Friday, 25 October 2013

Anecdote Saturday - SS Arctic

Launched in 1852, the Arctic was the largest and grandest paddle steamer of the Collins Line. 1854 she sank after colliding with the SS Vesta in fog off Newfoundland. In the confusion, the captain of the Arctic decided it would be in their best interests to steam towards land. The Vesta had sustained bow damage, but the bulkhead was intact. Her captain decided to proceed cautiously but when they reached port learned that the Arctic had not made it.

A total of 400 souls were lost, including 92 officers and all women and children. There were stories of cowardice (crew taking over life boats) fuelled by the fact that no women and children survived. The manager of the Collins Line, Edward Knight Collins lost his wife, only daughter and youngest son in the tragedy. There were also stories of bravery, including young Stewart Holland, who stood on the sinking deck right up until she went under, firing the distress cannon. The ship's captain James C. Luce managed to survive by holding onto one of the paddlewheel boxes.  His son, however, was lost with the ship. 30 people managed to stay afloat on a piece of the deck, but only 2 survived the elements,and were rescued the following morning. One passenger even constructed his own life raft and was picked up the following day.

A notable passenger lost with the Arctic was archaeologist Frederick Catherwood. He was a pioneer in the field and toured Egypt with the Robert Hay expedition. Some of his drawings are included in the Hay collection of the British Museum. He travelled to the Levant and made some drawings of Jerusalem and joined John Lloyd Stephens on an expedition to the Maya ruins of Central America. His drawings of the Mayan architecture and monuments are still held in high regard.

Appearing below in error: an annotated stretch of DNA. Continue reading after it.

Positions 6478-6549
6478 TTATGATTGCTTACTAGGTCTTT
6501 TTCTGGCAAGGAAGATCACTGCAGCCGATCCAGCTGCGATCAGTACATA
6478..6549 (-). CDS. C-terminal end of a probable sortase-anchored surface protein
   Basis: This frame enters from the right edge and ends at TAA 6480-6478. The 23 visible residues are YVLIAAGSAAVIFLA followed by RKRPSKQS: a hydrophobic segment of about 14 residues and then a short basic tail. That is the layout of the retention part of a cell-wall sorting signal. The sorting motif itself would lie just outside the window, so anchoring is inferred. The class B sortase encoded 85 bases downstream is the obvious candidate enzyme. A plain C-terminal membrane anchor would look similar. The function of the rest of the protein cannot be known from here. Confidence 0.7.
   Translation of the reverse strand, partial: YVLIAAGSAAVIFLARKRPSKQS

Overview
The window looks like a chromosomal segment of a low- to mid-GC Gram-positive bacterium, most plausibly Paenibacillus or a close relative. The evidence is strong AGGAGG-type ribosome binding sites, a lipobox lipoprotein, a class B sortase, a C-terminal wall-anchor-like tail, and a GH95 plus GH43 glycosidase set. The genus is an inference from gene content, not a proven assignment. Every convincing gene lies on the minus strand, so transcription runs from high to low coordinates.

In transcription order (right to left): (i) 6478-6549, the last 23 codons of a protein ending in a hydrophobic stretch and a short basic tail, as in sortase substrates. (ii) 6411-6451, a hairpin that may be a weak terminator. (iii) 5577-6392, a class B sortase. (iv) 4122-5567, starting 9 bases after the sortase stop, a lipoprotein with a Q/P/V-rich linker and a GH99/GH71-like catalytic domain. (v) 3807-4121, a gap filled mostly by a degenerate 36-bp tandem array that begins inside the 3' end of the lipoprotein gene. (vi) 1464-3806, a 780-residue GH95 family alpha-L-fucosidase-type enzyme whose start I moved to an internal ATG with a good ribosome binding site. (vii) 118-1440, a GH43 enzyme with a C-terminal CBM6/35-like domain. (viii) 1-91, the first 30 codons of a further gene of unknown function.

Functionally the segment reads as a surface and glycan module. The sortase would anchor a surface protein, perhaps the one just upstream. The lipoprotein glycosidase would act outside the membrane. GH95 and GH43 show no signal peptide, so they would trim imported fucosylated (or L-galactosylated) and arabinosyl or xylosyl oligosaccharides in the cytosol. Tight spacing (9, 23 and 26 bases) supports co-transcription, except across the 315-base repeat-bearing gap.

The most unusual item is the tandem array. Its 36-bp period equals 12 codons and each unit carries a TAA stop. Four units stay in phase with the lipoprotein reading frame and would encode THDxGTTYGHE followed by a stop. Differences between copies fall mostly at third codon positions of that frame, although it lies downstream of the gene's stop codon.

Another extraordinary story of survival involved that of James Smith, founder of the Smith and Wellstood Ltd Ironfounders. He pulled himself onto a raft but started to deteriorate due to exposure.  He saw a basket used for storing plates and managed to hoist it onto the makeshift raft. He survived by squeezing himself into the basket for protection. He was rescued by the barque Cumbria. The last living survivor (by clinging to wreckage) , Thomas Baker, 16 at the time died in 1911 aged 73.

With the loss of her sister ship the SS Pacific in 1856, the Collins Line's reputation was tarnished and spelled the end of an era dominated by their (and those of the United States Merchant Marine line) fast and luxurious ships. By the end of the Crimean War, a new enterprise had emerged called the Cunard Line (English), which eventually dominated the trans Atlantic trade by the end of the decade.





My book 'Waratah Revisited' will be available by 12 December, via Amazon. I explore the human aspect of the tragedy and take a closer look at the Inquiry into the loss of the Waratah. Revelations abound. Don't miss it!

1 comment:

Graham Clayton said...

One of the worst examples of a breakdown in communication, self-interest and cowardice ever seen in the sinking of a ship.